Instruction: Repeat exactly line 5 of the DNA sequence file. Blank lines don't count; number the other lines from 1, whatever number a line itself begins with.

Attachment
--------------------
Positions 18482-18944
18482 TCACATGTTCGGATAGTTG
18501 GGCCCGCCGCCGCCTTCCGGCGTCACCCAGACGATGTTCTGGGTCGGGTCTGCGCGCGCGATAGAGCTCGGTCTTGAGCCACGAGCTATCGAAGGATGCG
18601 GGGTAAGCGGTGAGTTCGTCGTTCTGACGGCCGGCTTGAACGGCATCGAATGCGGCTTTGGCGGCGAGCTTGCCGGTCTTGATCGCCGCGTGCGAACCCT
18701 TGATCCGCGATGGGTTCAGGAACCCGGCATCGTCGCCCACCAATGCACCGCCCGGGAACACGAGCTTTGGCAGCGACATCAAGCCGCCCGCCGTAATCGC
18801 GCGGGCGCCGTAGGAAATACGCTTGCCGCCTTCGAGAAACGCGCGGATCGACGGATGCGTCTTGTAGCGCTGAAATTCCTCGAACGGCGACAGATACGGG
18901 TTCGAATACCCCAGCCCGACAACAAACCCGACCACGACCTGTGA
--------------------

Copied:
18701 TGATCCGCGATGGGTTCAGGAACCCGGCATCGTCGCCCACCAATGCACCGCCCGGGAACACGAGCTTTGGCAGCGACATCAAGCCGCCCGCCGTAATCGC